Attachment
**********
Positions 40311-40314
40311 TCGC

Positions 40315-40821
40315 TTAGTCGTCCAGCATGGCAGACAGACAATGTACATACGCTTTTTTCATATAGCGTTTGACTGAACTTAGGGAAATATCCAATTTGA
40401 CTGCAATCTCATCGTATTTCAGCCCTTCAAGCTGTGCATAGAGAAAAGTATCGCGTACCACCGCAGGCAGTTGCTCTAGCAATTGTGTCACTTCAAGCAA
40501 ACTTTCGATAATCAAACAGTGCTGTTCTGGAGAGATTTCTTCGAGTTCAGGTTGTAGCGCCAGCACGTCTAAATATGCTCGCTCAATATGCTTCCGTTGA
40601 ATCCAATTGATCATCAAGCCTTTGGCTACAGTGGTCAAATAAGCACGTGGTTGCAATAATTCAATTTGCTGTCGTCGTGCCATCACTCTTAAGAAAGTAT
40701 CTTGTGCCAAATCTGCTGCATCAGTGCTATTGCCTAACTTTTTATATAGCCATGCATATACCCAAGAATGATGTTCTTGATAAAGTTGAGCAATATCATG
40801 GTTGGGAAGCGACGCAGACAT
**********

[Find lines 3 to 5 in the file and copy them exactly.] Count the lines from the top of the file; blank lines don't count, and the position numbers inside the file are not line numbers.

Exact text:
Positions 40315-40821
40315 TTAGTCGTCCAGCATGGCAGACAGACAATGTACATACGCTTTTTTCATATAGCGTTTGACTGAACTTAGGGAAATATCCAATTTGA
40401 CTGCAATCTCATCGTATTTCAGCCCTTCAAGCTGTGCATAGAGAAAAGTATCGCGTACCACCGCAGGCAGTTGCTCTAGCAATTGTGTCACTTCAAGCAA